Wheel Of The Year
In Vampirism, the Wiccan Wheel Of The Year is used, but in a different way.
The Wheel Of The Year represents 8 holidays that have been for the most part universally celebrated around the world throughout time. To Wiccans, these holidays are significant because they echo the state of crops and livestock during different seasons of the year in places where changes in the four seasons are very noticeable.
Vampires usually do rituals indoors, gravitate to cities, often live in places where the weather is relatively the same year-round, use few ritual tools, and discard metaphysical practices not relevant to being a vampire [unless the vampire also happens to practice Wicca], making the Wheel Of The Year a dramatically different interpretation to the vampire.
Instead, vampires ascribe holidays to those universal dates because of the changes in the behavior of energies throughout the year. The year is at certain times in the Darkside, indicating the degree that spirits can influence this dimension; and at other times in the Lightside, indicating the degree of importance material things hold.
It’s interesting to note that the Wheel Of The Year starts in the Darkside [giving in to the Lightside on the holiday Ostara] and ends in the Darkside.
- Yule is New Year’s Day and is the peak in power of the Darkside. This is the winter solstice [around December 21].
Traditionally, Yule is the time to determine how you will bring hope into your life and into the world. The Twelve Nights [December 25-January 6] are said to predict events later in the year in the form of dreams, so keep an elaborate dream diary for each of the Twelve Nights.
- Imbolc is a Gate Of Death, a time of great Darkside power [but not as much as Yule]. This is celebrated February 2.
Traditionally, Imbolc is the time to explore your creative abilities. Trying different kinds of arts and crafts will help you some time later in the year, be it putting a skill to use when need be or finding a skill you enjoy that you would like to further pursue. A traditional practice on Imbolc is to make and bless the candles you will use for Imbolc as well as the candles for the rest of the year.
- Ostara is a time of balanced energies, but is certainly celebrated in the spirit of a Lightside holiday. This is the vernal equinox [around March 21].
Traditionally, Ostara is the time to learn to communicate with friends and family. A traditional practice on Ostara is to paint eggs in order to communicate a message to others in an artistic way. Painting curls represents protection, spirals represent spiritual immortality, circles represent completeness, triangles represent fire, equal-armed crosses represent the four cardinal directions [north, south, east, west] or the four natural elements [earth, fire, wind, water], etc. Spend the day with friends and family, learning with them while doing fun activities together.
- Beltane is a Gate Of Birth, a time of great Lightside power. This is celebrated May 1.
A different name for the holiday is May Day [a name not commonly used anymore] which is a simile for ‘disaster’ because Mayday is an international radio-telephone signal word used as a distress call. Indeed disasters throughout history have happened on Beltane and indeed Beltane is celebrated in wild ways. The reason is that when you look at the holidays of the Wheel Of The Year as spokes on a wheel, you’ll see that Beltane runs parallel to Samhain. Where Samhain is a time for hijinks between the living and spirits, Beltane is hijinks between the living and the physical things the living can do.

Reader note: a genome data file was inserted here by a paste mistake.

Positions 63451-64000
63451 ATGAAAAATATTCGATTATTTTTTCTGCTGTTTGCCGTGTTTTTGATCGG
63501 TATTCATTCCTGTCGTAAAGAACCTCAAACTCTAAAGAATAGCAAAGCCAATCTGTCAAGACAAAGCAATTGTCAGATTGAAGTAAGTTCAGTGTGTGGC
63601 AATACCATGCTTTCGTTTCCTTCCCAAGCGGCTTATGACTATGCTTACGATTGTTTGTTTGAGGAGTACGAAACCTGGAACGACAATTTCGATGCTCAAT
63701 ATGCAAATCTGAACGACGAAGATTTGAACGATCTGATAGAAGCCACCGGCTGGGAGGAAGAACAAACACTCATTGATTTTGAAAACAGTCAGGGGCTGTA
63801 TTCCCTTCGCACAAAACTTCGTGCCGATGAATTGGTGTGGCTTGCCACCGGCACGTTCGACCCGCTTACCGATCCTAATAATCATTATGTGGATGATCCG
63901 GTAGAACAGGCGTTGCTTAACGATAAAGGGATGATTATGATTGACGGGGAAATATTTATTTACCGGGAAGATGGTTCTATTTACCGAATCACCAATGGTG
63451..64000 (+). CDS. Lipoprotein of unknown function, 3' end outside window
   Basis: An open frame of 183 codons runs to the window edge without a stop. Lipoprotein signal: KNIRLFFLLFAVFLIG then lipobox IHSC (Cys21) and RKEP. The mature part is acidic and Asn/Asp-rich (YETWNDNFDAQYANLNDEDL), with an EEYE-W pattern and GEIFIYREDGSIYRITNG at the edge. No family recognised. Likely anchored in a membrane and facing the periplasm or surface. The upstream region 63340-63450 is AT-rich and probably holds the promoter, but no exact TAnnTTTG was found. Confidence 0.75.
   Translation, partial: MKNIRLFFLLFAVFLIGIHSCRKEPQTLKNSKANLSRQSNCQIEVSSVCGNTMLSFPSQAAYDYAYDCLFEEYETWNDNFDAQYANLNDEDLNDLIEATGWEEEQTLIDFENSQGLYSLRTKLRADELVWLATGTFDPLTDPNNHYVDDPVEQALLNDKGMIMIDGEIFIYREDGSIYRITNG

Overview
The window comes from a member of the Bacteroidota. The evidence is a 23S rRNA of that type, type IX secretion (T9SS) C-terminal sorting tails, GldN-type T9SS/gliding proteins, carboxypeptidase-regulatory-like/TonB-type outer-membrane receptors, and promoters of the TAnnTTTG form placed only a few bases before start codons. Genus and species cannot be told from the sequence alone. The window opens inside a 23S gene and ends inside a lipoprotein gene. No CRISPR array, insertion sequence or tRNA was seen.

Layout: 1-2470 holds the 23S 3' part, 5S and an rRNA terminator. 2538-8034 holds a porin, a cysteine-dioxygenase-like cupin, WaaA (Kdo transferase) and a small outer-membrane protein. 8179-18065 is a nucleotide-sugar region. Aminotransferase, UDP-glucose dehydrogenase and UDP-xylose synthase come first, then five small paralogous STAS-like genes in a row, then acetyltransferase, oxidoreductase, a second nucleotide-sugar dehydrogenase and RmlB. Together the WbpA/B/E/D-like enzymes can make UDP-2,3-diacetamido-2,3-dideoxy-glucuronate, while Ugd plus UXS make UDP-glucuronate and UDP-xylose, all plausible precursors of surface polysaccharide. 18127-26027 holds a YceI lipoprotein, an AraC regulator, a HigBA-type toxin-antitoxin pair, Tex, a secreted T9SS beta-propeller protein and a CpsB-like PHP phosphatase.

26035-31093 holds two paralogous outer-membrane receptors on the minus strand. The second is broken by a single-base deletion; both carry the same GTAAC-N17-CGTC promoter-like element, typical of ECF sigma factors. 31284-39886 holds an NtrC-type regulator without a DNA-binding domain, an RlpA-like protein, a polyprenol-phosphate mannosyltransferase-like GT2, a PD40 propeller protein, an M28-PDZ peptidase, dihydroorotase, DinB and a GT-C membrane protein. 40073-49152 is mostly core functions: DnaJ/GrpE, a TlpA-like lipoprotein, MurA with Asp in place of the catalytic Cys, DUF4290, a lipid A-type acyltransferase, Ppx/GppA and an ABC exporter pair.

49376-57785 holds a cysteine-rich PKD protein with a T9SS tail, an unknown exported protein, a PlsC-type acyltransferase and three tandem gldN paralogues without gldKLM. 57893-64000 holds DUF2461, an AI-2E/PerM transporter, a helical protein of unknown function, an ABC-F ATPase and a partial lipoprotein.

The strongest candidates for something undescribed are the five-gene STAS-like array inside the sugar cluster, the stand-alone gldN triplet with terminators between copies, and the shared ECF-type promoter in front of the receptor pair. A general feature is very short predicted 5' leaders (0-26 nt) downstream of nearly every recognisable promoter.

Traditionally, Beltane is the time to try things you haven’t tried before. Go big: it’s a holiday! Get together some friends and skydive, SCUBAdive, dive into a pool party, feel the joys of this dimension. Pleasure and passion are strong motivators, so learn to spot pleasure in the mundane so that it ceases to be mundane.
- Litha is the peak in power of the Lightside. This is the summer solstice [around June 21].
Traditionally, Litha is the time to remember that beauty is only transitory. Beltane taught you to explore your options, and Litha teaches you to embrace what you truly enjoy and who you truly love and nurture those interests and relationships.
- Lughnasadh is a Gate Of Birth, a time of great Lightside power. This is celebrated August 1.
Traditionally, Lughnasadh is the time to remember that everyone has to make sacrifices. Tell individuals how much you appreciate them, say prayers of thanks, donate to charities, do volunteer work.
- Mabon is a time of balanced energies, but is celebrated in the spirit of a Darkside holiday. This is the autumnal equinox [around September 21].
Traditionally, Mabon is the time to stand for justice. Write letters to politicians, post essays on online forums, motivate others. It helps to draw what you fear you have to overcome or cut out pictures of those things in magazines and burn them. Watch them burn away. They are no more. You’re free to do what needs to be done.
- Samhain is New Year’s Eve and a Gate Of Death, a time of great Darkside power. Note that the year doesn’t start until Yule, so in between Samhain and Yule there is primordial chaos [Lot’s of time to finish projects from the past year.]. This is celebrated October 31.
Traditionally Samhain is the time to learn from the deceased: remember the noble things they did, sort out unfinished business with them, and literally ask the them questions to gain wisdom. This is the most important holiday for a vampire because what all vampires have in common is strong ties to other vampires [“The Family”], some of which are spending time in the astral realm.
So let the Wheel Of Life turn!
Wheel Altar Tile Availible at